Sorghum halepense (Johnson grass, means-grass, aleppo grass, grass sorghum, Egyptian millet)

description: perennial

place of origin: Mediterranean Europe and Africa

urban habitat: commonly found in waste areas, urban meadows, oil fields, drainage ditches, along roadsides and highways, railroads, in neglected cultivated landscapes; thrives in full sun, can tolerate nearly any soil type, drought-tolerant; its seeds can lay dormant and remain viable for several years.

ecological function: disturbance-adapted colonizer; can be used for erosion control; food for wildlife and livestock.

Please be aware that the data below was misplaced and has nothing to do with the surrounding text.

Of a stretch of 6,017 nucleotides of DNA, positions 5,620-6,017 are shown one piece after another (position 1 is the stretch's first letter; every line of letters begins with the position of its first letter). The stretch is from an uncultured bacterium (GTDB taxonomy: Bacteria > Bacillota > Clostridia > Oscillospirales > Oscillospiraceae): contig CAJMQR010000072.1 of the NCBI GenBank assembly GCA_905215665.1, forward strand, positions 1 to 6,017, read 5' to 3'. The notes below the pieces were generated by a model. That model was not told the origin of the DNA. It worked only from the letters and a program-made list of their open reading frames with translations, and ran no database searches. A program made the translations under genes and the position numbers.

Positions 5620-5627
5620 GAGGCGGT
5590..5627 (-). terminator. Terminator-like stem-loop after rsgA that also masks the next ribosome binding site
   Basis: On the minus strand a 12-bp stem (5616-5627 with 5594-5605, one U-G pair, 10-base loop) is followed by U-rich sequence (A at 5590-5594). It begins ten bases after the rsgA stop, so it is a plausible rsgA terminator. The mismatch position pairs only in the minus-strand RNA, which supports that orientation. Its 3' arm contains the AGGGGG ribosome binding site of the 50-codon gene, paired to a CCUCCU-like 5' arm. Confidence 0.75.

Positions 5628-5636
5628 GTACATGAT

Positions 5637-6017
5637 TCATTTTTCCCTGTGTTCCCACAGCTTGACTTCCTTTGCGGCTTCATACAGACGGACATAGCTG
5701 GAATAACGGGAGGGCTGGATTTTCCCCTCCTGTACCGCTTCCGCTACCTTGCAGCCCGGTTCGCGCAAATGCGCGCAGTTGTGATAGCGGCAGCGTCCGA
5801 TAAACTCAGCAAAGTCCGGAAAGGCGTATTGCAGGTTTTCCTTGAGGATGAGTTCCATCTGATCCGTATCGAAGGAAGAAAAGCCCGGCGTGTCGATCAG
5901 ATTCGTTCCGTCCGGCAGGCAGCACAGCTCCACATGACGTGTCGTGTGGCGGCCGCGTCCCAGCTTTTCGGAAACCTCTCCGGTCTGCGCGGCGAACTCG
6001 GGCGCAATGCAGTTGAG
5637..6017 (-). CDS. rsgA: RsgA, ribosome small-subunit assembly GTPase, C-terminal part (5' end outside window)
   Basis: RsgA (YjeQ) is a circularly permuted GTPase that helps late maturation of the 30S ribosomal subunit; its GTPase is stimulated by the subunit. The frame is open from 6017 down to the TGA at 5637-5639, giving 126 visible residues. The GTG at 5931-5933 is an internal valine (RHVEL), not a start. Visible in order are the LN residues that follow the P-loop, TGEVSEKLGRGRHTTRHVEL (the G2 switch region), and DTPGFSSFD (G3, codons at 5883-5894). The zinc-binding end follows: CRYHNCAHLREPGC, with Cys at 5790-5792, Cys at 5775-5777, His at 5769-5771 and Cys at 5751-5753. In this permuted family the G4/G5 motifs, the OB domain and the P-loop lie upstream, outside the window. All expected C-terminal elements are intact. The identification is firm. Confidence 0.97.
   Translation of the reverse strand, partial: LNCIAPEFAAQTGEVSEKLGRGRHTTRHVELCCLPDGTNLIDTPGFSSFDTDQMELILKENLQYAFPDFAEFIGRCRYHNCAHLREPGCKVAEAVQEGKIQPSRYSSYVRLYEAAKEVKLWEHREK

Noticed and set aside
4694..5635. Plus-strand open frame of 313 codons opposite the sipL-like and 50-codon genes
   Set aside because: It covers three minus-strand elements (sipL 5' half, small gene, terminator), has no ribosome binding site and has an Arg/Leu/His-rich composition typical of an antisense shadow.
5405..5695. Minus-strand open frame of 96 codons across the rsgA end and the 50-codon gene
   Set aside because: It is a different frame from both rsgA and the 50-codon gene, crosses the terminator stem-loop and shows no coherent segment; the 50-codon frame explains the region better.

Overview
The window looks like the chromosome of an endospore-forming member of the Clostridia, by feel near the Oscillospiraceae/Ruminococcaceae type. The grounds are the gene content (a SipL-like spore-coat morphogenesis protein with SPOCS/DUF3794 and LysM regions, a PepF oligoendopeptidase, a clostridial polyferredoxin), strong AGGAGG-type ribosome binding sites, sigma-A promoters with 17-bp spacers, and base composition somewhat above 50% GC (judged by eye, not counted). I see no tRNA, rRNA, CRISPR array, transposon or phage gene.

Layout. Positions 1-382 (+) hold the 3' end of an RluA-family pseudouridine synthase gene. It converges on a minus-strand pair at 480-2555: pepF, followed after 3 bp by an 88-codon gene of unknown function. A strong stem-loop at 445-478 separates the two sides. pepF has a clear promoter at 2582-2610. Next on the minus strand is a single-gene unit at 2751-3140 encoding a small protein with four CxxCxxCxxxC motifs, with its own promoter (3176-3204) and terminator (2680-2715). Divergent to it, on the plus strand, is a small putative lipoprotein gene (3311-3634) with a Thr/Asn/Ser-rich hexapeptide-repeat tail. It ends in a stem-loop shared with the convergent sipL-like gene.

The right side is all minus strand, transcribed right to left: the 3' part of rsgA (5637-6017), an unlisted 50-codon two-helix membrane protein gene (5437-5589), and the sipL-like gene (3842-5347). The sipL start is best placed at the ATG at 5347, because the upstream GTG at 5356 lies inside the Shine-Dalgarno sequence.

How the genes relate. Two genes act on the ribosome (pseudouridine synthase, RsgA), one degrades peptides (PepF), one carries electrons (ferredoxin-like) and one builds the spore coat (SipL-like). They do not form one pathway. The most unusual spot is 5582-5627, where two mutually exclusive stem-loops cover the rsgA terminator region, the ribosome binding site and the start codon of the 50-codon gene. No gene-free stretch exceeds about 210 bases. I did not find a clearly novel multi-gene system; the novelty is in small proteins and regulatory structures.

history: Introduced in the US in the early 1800’s as a forage crop, Sorghum halepense is currently found in every state in the US except Maine and Alaska, and is considered to be one of the ten worst weeds in the world. It has naturalized in all continents in the world except Antarctica. It is edible and can be used in a similar manner to rice or millet or ground into flour. Medicinally, it has been used as a diruetic and to soothe sore throats. The Kiowa tribe used is it as food for horses and children used its leaves to make grass whistles. Johnsongrass is a potentially good biomass energy source due to its widespread abundance and fast growth rate. Its pollen can induce hay fever.